Cuomo: Merrill Misled Congress on Bonuses

Bank decided on bonuses earlier than claimed, he says
By John Johnson,  Newser Staff
Posted Mar 11, 2009 5:25 PM CDT
In this Dec. 11 photo, New York Attorney General Andrew Cuomo speaks in Albany.   (AP Photo/Mike Groll, file)
camera-icon View 2 more images

(Newser) – Andrew Cuomo is turning the screws a little tighter in his investigation of bonuses paid to Merrill Lynch executives. In a court filing today, the New York attorney general accused the bank of "misleading" Congress about when it decided to dole out $3.6 billion, the Wall Street Journal reports. He cited a letter written Nov. 24 in which the company said any decision on bonuses would be made at the end of the year. In fact, the decision had been made two weeks earlier, he said.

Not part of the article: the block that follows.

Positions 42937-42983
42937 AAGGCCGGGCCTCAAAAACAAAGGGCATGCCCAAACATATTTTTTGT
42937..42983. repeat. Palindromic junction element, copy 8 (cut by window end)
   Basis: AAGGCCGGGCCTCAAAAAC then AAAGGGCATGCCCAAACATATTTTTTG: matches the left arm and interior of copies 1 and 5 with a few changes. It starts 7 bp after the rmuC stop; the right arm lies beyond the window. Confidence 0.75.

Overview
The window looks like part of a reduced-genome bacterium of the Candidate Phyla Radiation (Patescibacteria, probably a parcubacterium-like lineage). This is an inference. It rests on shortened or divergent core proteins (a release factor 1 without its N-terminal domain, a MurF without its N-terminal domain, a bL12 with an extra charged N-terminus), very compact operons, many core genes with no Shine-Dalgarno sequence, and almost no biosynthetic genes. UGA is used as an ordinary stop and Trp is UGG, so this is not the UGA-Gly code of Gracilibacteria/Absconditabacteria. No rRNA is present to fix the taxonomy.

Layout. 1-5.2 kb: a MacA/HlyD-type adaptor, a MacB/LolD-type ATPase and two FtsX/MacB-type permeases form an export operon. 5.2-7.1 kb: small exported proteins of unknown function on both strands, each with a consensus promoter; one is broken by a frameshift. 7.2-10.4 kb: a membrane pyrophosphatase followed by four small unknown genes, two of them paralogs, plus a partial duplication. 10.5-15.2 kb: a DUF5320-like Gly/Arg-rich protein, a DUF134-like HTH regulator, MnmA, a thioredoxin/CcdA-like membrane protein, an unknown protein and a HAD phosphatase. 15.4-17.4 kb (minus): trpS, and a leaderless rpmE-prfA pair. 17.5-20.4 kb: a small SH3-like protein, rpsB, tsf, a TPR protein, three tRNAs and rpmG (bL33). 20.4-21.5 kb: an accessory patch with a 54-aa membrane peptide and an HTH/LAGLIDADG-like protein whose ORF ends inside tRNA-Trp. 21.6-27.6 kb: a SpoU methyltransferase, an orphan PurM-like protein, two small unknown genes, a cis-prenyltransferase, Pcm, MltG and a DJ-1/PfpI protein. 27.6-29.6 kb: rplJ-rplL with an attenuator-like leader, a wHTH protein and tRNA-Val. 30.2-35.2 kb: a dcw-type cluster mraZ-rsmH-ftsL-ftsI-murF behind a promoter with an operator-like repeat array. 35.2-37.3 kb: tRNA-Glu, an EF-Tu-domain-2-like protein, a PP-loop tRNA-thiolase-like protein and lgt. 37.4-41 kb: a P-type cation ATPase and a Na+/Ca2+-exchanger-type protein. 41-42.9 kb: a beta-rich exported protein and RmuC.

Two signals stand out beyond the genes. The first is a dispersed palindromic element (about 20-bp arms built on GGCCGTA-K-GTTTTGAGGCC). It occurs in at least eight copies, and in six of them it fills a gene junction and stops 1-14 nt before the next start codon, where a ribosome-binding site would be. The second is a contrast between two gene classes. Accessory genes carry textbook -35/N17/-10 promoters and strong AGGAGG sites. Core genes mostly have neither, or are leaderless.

Cuomo appears to building a case of securities fraud under the state's Martin Act, which allows him to bring criminal or civil charges against Wall Street personnel. Merrill handed out the bonuses in its final days as an independent bank before being acquired by Bank of America. Cuomo wants the names of bonus recipients made public, and a judge is expected to rule on that Friday. BofA says doing so will hurt its ability to keep top workers.